Referring to the allegations that Turkey supports ISIS, Davutoğlu said, "Our stance toward ISIS is obvious, so is the intention of [international media outlets]. They wanted us to say things that would harm the country. We have national concerns and benefits, which are our priority."
According to foreign policy experts, involvement in any armed coalition against ISIS could lead to an influx of extremist militants into the country that could harm its relations with non-ISIS groups in neighboring countries. Davutoğlu also gave more details over the release of the hostages in a question and answer session broadcast on the NTV news channel. He touched upon the details of the operation conducted against ISIS.
Referring to the allegations of the government paying a ransom for the hostages' release, he said, "We paid no ransom, since paying a ransom puts others in danger while saving some." Davutoğlu also explained how the hostages were freed in the operation. He had given Turkey a piece of good news on Saturday announcing that the abducted consulate workers were released in an operation conducted by the National Intelligence Organization (MİT).
In Monday's session he also announced sadly that, "Some of our unidentified officials are from the MİT. I know who they are. I gave them the orders hosting them in the office of the Prime Ministry five days before the operation.
One local providing the Turkish spy agency with intelligence was executed after his identity was revealed. He was a lover of Turkey and now he will be remembered as an anonymous hero." He said that the utmost fear pertaining to the hostages held by ISIS was the fear of a bomb falling on where they were kept. He added that they issued an ultimatum to the ISIS militants saying if they treated the citizens as hostages they would face a different kind of dealing. "We tried to avoid using the word 'hostage' while negotiating with them," Davutoğlu said.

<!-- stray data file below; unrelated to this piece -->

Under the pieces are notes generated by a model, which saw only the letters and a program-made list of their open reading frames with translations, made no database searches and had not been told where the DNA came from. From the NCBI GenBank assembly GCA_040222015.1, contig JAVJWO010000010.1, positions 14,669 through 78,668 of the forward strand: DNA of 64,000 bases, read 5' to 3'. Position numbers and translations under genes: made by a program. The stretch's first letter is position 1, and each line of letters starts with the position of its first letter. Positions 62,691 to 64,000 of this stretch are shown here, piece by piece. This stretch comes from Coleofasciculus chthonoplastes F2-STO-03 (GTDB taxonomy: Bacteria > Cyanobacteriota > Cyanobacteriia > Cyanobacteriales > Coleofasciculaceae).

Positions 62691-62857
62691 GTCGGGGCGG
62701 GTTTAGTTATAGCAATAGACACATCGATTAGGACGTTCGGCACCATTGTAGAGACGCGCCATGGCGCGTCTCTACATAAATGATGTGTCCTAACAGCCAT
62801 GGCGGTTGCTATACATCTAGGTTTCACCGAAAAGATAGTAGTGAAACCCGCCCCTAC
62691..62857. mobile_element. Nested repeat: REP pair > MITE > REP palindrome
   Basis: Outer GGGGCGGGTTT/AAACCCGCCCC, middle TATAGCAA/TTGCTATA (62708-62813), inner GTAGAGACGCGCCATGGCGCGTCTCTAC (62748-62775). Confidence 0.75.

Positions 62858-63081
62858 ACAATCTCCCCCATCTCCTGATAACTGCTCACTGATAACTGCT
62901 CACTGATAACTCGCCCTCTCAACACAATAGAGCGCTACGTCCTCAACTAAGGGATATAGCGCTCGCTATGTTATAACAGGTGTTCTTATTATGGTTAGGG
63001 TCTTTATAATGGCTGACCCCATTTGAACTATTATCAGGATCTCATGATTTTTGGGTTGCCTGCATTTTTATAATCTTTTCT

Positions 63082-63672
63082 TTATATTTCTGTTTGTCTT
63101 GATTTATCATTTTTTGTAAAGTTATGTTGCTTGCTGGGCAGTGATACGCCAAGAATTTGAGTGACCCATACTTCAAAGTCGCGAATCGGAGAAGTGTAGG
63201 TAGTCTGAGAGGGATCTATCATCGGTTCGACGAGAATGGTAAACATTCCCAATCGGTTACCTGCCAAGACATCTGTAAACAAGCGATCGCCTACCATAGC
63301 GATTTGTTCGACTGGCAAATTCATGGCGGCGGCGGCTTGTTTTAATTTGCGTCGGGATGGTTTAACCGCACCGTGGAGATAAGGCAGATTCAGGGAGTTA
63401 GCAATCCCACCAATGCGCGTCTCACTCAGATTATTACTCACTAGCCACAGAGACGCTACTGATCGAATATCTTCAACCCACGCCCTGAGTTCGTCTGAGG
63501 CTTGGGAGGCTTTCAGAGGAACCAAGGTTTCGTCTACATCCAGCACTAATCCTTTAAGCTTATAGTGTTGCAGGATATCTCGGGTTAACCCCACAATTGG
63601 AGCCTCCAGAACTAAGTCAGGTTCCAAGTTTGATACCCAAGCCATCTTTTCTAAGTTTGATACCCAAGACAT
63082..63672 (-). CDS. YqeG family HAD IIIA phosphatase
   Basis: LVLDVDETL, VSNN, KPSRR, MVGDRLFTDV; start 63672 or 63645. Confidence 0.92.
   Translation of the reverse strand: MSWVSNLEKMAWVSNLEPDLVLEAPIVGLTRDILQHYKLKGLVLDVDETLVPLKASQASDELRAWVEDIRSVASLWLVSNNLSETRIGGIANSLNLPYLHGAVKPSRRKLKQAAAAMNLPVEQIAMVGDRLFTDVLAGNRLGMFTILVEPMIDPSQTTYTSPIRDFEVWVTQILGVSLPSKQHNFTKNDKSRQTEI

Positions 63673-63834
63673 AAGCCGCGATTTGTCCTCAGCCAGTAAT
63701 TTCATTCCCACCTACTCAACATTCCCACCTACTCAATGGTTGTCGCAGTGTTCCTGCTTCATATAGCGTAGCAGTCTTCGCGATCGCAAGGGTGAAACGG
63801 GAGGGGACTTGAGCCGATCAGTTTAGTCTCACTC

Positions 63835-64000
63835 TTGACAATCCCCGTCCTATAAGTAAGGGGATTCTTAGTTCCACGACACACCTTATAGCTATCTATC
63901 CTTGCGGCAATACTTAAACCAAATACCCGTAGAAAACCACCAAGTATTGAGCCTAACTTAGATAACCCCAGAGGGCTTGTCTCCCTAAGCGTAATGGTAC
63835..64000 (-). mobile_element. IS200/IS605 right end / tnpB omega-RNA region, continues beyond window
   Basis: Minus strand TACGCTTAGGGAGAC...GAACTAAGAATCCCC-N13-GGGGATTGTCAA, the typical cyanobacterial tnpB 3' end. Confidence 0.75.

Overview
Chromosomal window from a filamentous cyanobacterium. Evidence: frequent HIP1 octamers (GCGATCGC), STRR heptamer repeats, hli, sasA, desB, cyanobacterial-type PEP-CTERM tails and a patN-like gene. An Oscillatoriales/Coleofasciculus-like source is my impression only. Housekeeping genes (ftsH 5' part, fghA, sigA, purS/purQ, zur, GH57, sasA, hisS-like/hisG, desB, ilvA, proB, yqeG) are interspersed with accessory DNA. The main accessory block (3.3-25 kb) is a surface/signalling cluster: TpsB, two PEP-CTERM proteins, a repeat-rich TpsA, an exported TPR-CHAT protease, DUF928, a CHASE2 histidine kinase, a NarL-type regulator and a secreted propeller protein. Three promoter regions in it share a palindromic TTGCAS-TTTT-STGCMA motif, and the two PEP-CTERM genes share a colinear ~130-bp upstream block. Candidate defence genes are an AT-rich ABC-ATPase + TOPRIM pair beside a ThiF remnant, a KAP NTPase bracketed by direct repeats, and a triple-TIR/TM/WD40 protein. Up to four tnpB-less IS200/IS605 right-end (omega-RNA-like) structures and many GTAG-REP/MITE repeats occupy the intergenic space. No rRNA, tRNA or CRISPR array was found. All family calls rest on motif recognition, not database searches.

Davutoğlu also responded to the allegations targeting the government over the presence of bargaining to exchange the hostages with ISIS militants. Giving an indirect response to the reporter's question, Davutoğlu said if the lives of the hostages were "on the line" anything could have happened. "What matters is they are back safe and sound. What matters is how successful the operation turned out. The one stable fact is that we didn't pay a ransom and will never [in the future]," Davutoğlu said.
He concluded his speech by calling on opposition parties to unite in cases of pain and sorrow. "I appreciated the leader of the main opposition party for his call to congratulate us, a move that I also expected from the leaders of the Nationalist People's Party [MHP] and The Peoples' Democratic Party [HDP]."
Kılıçdaroğlu phoned Davutoğlu on Saturday to congratulate him over the government's success for bringing back the 49 Turkish hostages from Mosul. Kılıçdaroğlu was quoted as saying "I'm glad that our citizens could safely return to our country." Davutoğlu reportedly admitted to the congratulations Kılıçdaroğlu extended.